Will Donato – Universal Groove

Funky, fierce and energized – that’s the Universal Groove that Will Donato is laying down in his fifth solo release. It’s a set of songs that will move you from head bobbing to booty shaking before the second track has finished and and have you on your feet and dancing by the middle of the set. Anyone who has seen Donato perform knows he can amp up the power and fire up a crowd. That high octane sound has been hard to come by in studio recordings, especially from those playing in the realm of smooth who were required for so long to tone it down for radio play. The good news here is that nobody playing on this album is holding back. It’s not quite as hot as Donato’s live sets are – that would melt down every fuse on the mixing board – but it’s definitely hot!.

Donato and guitar star/studio wizard Steve Oliver have been collaborating since they scorched the stage together as part of (former Rippingtons percussionist) Steve Reid’s Bamboo Forest. They have collaborated a lot since then, writing and playing on each others albums and doing sessions together but this is their official debut as co-producers. They co-wrote six of the eleven songs, Donato wrote one by himself and one with Tyrone Chase. There is also a contribution from Paul “Shilts” Weimar, and there are two covers that are done the way covers should be done.

The covers are a good place to start. Donato is a hard working musician who has been captivating audiences in clubs and on concert stages with funk. jazz, and R&B groups with an unbelievable and consistent performance schedule since his emergence on the scene. He has spent a lot of time playing crowd pleasers like “Play That Funky Music” and “Show and Tell” and honed them into something he totally owns. This is a guy who works the crowd and I’m thinking that in the process of playing these songs live and connecting with the audience he has turned them into Will Donato songs that sound so original that you do a double-take when the chorus kicks in and the recognition lightbulb goes on. Covers handled this way are rare and wonderful. After all, isn’t that one of the foundations of jazz – taking a familiar tune, expanding its essence, and turning it to something entirely different but still recognizable. You’ve never heard either of these songs played like this. 

As for the originals, when the writiers are this skilled and absolutely know how to nail down a hook and a group of skilled players get to go off how could they miss. Oliver, always versatile, delivered some hard fusion with Tom Schuman last year. Now he and Donato get gritty with some deep funk grooves. The title track is soulful and infectious, built around a riff that, to me, sounds like the killer bass line from Rufus’ funk classic “You Got The Love.” Check out Oliver’s guitar chops on the equally funky powerplay “Grand Slam.” “Two Can Play At That” has Donato and Shilts trading in-your-face licks powered by a rhythm section featuring star guitarist Randy Jacobs and Bill Steinway on keyboards. Then there is “Double Down,” low and dirty and one of the last tracks recorded with the late Ricky Lawson. But it’s not all slammin’ funky. Oiver and Donato’s “Everlasting” is a graceful and elegant ballad that reminds me of “Drowning in Your Eyes” from his debut CD Will Power (an excellent album that didn’t get the love it deserved the first time around because big labels and big promotional budgets still ruled the game at the time).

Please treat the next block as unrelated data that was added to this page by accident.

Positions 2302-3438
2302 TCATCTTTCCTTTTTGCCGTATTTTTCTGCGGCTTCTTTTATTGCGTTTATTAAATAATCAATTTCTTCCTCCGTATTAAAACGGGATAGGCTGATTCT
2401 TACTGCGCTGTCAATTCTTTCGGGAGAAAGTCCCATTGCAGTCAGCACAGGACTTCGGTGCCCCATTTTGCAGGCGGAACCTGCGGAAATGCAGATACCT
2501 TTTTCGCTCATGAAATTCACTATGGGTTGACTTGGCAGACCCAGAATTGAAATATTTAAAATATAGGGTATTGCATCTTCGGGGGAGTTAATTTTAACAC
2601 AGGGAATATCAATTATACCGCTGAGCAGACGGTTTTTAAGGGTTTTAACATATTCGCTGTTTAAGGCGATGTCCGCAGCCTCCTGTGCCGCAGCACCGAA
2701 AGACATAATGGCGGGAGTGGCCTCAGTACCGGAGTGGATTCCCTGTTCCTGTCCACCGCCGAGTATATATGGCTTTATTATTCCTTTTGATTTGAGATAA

There is some fierce playing on this album. Even the tightest songs give the musicians room to stretch out and blow. Donato just wails, there is no other word to describe it and even when he hits the loudest, highest registers his tone is melodic and clean. Oliver can play anything and does. He also did programming and synths, delivering some sonic surprises and electronic textures in the most unexpected places. Panist/keyboardist Tateng Katindig is a new discovery for me and he is given a lot of space in many of these songs to absolutely tear it up. Most genre fans are familiar with bassist Eddie Reddick, Randy Jacobs (guitar), Tracy Carter (keys) has been on most of Euge Groove’s CDs, and of course Ricky Lawson, who played on two tracks. Keyboardists Katindig, Nate Mitchell, Teddy Harmon, and Bill Steinway, Tim George (bass), drummer Patrick Ready, guitarists JJ Sansaverino, Tyrone Chase, and Rick Marcel round out the lineup and deserve the same recognition. These guys are amazing.

There are times when you hear a really hot band, then experience a letdown when you buy a CD after the show and find that it is only a soft shadow of what you just experienced on stage. That’s not gonna happen with this one. You can go to the show, buy the album, push play, turn the volume up and take the vibe home. If you can’t go to a show you have a real close replica of the experience here. The bonus is that there is not a single throwaway track on the project. It’s eleven strong songs powered by stellar musicianship and a lot of love – for the music, the players, and the audience. I hope you get to see Will Donato live, but even if you don’t you’ve got the real thing right here and it’s gonna make you feel good.